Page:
Most fertilizers are applied at a rate determined by the type and amount of nitrogen present in the material. Nitrogen is the nutrient most used by a turfgrass and often the material that burns the turfgrass if applied at excessive rates.
In the past, it was customary to recommend the application of 1 lb of actual nitrogen per 1000 sq ft of turfgrass. It is now recommended that no more than 0.7 lb of the nitrogen in the application be in soluble form. Thus, in order to make an application of 1 lb of actual nitrogen per 1000 sq ft of turfgrass you would need to use a blended fertilizer product containing no more than 70% of the total N in soluble form with the rest of the nitrogen originating from a slow-release N source. The pounds of actual N in every fertilizer can be determined by dividing the percent N listed on the label into 100. For example, if applying soluble N from ammonium sulfate, divide 21% (the N content of ammonium sulfate) into 100 to find the number of pounds of ammonium sulfate that will supply 1 lb of N. Since 100 divided by 21 equals approximately five, 5 lb of ammonium sulfate would supply 1 lb of N. Therefore, to apply the equivalent of 0.7 lb of soluble N per 1000 sq ft of turfgrass surface, one would need to apply 3.3 lb of ammonium sulfate.
A recent revision of the Florida Urban Turfgrass Fertilization Rule stipulates that no more than 2 lbs of N per 1000 sq ft per application may be applied in the spring and summer and no more than 1 lb of N per 1000 sq ft per application may be made during the fall. The 0.7 lbs of soluble N per application rule still applies when 2 lbs of N per 1000 sq ft are applied, thus in order to make a 2 lb N per 1000 sq ft application the fertilizer mixture must contain no more than 35% water soluble N. The other 65% of the N in the mixture must be in slow or controlled release from.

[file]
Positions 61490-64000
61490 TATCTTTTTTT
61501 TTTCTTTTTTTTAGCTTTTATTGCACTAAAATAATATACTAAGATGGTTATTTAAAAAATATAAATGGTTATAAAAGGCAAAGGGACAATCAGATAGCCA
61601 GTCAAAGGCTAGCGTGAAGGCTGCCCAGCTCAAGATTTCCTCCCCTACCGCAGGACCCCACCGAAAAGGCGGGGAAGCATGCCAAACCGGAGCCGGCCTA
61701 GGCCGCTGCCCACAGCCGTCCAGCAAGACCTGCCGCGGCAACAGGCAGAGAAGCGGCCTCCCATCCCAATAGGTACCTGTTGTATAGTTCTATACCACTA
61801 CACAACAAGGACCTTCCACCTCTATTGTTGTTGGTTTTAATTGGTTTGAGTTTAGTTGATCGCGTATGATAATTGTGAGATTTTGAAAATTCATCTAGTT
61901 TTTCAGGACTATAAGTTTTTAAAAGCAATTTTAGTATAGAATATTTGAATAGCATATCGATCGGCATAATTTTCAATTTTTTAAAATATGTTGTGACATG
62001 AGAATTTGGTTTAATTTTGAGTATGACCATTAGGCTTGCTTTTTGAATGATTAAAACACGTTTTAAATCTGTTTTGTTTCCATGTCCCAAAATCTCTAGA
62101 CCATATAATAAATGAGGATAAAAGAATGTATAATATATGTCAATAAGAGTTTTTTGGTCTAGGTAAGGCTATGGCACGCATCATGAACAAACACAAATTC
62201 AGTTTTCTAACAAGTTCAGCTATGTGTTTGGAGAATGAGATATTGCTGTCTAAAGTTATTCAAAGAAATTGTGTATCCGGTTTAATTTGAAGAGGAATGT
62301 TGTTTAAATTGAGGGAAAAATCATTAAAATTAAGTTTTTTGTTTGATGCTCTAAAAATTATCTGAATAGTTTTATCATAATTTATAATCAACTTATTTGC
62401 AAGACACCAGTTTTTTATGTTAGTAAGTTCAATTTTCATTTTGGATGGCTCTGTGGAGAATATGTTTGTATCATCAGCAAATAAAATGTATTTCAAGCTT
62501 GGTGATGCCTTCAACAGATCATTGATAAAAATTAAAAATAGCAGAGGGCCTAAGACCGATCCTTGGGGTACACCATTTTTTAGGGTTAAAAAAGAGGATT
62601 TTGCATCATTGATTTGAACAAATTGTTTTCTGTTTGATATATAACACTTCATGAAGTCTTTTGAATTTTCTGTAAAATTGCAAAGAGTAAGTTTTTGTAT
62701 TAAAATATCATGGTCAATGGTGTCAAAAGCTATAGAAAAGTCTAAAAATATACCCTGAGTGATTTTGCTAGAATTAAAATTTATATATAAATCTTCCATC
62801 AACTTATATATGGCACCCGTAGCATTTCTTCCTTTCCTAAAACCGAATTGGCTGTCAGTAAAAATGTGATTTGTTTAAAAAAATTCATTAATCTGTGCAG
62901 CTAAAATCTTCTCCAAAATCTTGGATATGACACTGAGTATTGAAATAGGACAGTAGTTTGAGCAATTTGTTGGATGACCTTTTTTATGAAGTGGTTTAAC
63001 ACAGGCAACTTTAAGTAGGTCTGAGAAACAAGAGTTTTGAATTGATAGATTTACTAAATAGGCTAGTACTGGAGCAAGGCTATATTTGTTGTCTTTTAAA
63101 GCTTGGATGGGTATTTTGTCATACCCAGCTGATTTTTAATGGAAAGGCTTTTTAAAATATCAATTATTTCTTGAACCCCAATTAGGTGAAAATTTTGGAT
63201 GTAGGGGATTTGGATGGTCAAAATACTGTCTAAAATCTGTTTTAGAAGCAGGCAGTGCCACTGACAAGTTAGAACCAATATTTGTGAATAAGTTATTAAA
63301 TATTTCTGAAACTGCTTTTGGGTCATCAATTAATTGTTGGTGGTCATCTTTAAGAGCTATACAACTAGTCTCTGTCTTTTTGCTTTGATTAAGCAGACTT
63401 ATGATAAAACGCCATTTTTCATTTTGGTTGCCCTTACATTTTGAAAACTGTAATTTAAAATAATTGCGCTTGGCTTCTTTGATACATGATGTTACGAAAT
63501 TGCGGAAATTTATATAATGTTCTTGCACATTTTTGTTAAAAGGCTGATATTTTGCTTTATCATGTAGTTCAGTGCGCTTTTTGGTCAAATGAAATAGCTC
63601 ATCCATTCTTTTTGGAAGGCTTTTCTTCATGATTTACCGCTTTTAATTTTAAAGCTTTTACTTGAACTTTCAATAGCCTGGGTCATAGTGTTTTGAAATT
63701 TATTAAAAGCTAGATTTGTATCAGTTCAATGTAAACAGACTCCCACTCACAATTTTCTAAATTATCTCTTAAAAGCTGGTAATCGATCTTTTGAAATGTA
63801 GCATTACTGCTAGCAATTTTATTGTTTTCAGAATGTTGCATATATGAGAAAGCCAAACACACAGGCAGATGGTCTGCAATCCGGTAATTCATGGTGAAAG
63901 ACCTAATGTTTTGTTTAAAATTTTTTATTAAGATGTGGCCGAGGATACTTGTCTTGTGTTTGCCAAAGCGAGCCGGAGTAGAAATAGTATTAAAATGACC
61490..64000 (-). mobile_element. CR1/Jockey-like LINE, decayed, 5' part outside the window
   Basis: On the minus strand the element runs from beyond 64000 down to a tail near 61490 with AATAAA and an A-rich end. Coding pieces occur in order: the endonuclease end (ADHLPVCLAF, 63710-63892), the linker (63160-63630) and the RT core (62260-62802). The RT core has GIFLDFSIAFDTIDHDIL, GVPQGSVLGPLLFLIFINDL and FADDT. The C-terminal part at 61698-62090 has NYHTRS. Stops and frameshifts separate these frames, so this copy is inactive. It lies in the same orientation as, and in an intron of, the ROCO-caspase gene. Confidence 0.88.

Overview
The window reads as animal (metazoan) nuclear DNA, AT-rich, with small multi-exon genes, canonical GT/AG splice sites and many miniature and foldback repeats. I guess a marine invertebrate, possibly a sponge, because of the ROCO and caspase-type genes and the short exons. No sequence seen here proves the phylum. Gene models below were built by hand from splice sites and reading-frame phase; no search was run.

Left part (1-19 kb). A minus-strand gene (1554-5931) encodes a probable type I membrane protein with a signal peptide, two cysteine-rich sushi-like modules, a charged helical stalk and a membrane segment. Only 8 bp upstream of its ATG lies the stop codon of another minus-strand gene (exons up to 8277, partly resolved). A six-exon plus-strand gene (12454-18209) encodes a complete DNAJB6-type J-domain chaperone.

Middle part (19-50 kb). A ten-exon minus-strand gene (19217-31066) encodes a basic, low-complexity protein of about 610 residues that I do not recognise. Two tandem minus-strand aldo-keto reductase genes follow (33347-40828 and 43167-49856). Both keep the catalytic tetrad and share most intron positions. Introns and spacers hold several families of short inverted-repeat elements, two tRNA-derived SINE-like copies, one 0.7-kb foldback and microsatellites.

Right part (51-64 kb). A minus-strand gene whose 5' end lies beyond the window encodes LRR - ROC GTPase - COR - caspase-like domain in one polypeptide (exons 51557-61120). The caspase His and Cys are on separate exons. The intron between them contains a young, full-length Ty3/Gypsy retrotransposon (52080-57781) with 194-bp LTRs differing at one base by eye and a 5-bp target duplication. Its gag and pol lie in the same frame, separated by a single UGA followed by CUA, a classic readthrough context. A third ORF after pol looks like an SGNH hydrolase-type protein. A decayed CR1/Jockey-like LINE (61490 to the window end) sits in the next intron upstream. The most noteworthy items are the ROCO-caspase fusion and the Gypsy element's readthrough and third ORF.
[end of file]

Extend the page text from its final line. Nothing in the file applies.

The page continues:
Several fertilizer materials are listed in Table 4, and the rate of application for 0.7 lb of N is already calculated. For example, if using ammonium nitrate on a turfgrass, note that the table lists the rate of application at 2.0 lb of material per 1000 sq ft to apply the equivalent of 0.7 lb of N. Therefore, if you have a 5000 sq ft lawn use 10 lb of ammonium nitrate.
When a soil test of a turfgrass area is not available, Table 5 can be used as a guide for turfgrass fertilization programs at three levels of maintenance for each type of turfgrass for three regions of the state. Note that most programs use a combination of complete fertilizers and nitrogen fertilizers applied during different times of the year. Recall that the complete fertilizer should only be used when the soil test calls for both P and K. When P is not required apply only those nutrients recommended by the soil test report.